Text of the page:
20 November 2008

Cheney indicted for Organised Criminal Activity

A Grand Jury in Texas has indicted US Vice President Richard 'Dick' Cheney (left) and the former US Attorney General Alberto Gonzales (below right) for "organised criminal activity", related to alleged abuse of inmates in private prisons.

The Grand Jury of Willacy County, in the Rio Grande Valley near the US-Mexico border, said that Mr. Cheney is "profiteering from depriving human beings of their liberty".

The indictment cites "a money trail of Mr. Cheney's ownership in prison-related enterprises, including the Vanguard Group", which owns an interest in private prisons in southern Texas.

According to the jury's indictment, Alberto Gonzales has "used his position to stop the investigations as to the wrong doings into assaults in county prisons".

Dick Cheney's office has declined any comment. "We have not received any indictments. I can't comment on something we have not received," Cheney's spokeswoman said.

The indictment, overseen by County District Attorney Juan Guerra, cites the case of one Gregorio De La Rosa, who died on April 26th, 2001 inside a private prison in Willacy County.

The Grand Jury wrote that it made its decision "with great sadness", but said they had "no other choice but to indict Mr. Cheney and Mr. Gonzales, because we love our country".

The indictment has not been seen by a judge yet, who could still dismiss it. But the fact that it was made, and - of all places - in Texas, the heartland of right-wing conservative Republicans, is in itself significant.

It will be interesting to follow developments in this case, which also is one of the first signs for a sea-change in public attitude towards the outgoing Bush administration, after the clear win of Barack Obama on November 4th and an increased majority for the Democrats in both Houses of the US Congress.

Given the many crimes and war crimes the Bush administration has committed, this indictment on a relatively small scale might look insignificant to some, but it could be the first step of a longer and more detailed process, aimed at dealing with the numerous breaches of national and international law that were the hallmark of the Bush administration.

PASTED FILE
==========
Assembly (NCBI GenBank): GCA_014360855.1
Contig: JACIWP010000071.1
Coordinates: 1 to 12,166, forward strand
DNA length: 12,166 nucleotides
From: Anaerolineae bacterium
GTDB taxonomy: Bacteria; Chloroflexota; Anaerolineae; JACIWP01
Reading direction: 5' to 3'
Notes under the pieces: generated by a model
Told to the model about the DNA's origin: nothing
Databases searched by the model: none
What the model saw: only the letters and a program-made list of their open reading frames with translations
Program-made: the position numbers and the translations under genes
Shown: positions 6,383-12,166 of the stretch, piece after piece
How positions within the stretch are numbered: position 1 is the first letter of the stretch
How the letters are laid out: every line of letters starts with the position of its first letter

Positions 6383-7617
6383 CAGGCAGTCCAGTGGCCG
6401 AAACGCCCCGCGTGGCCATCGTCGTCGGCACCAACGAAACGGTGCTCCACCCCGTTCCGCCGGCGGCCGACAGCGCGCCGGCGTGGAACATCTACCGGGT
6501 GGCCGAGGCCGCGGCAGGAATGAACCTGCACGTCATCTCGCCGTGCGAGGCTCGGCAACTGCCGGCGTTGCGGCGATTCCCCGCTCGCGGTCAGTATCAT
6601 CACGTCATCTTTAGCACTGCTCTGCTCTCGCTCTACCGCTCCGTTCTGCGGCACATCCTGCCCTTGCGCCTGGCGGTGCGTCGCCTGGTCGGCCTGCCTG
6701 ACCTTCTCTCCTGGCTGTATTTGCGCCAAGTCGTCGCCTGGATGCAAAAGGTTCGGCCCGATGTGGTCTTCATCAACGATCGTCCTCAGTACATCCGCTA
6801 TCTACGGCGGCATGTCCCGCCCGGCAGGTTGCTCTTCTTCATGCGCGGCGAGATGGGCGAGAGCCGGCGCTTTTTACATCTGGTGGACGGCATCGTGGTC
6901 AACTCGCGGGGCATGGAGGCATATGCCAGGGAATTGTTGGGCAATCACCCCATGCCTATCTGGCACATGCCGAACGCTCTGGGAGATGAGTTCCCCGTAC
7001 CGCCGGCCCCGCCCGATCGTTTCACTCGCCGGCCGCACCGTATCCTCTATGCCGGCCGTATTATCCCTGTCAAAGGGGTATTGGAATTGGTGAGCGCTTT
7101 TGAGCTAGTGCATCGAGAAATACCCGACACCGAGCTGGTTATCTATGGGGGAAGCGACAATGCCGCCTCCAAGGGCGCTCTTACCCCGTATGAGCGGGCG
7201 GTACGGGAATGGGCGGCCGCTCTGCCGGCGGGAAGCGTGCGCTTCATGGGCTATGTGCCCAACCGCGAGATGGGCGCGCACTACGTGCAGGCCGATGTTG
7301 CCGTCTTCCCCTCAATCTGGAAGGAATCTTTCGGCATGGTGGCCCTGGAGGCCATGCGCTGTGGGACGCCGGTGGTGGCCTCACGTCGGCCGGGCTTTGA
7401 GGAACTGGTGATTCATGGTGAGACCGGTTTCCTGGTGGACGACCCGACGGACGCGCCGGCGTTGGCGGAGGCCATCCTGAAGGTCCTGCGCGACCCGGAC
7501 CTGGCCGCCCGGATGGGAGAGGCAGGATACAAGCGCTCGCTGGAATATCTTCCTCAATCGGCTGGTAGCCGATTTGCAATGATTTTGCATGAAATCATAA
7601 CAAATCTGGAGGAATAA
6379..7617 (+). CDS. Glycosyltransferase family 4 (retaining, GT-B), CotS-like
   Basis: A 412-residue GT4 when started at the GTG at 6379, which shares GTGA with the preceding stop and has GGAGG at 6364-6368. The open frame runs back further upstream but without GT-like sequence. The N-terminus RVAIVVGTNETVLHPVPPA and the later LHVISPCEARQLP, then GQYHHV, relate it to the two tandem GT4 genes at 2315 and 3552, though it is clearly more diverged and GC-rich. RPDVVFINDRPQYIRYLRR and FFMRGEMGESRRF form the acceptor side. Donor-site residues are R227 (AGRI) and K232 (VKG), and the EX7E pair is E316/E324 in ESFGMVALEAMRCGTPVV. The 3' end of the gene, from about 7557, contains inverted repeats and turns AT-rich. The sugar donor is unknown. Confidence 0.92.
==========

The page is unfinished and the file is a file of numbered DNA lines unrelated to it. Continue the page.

With some luck George W. Bush might in future be indicted himself, as he personally authorised systematic and widespread torture of US prisoners and is responsible for many more criminal acts committed by Americans at home and abroad.

As most people's memories are short, let me just remind you that only last year Cheney's former Chief of Staff and close confidant Irve Lewis 'Scooter' Libby (right) was found guilty of "obstruction and purgery" and then sentenced to "30 months in federal prison, a fine of $ 250,000, two years of supervised release and 400 hours of community service".
Even though George W. Bush pardoned his old pal four weeks later and ordered his release from prison, the fine and community service remained and Libby is therefore still a "convicted felon", as they put it in the USA.

When he was first indicted in 2005, few people believed that the case would lead to a conviction, or even go to court. But it did.

So perhaps the criminals who occupied the White House and ruled the USA for the past eight years will not be getting away scotch-free after all... In the interest of peace and justice, let's hope so.

The Emerald Islander

1 comment:

Cuppa Coffee said...

this definitely should be brought to the attention of the media. After all wasn't he involved in shooting someone as well.

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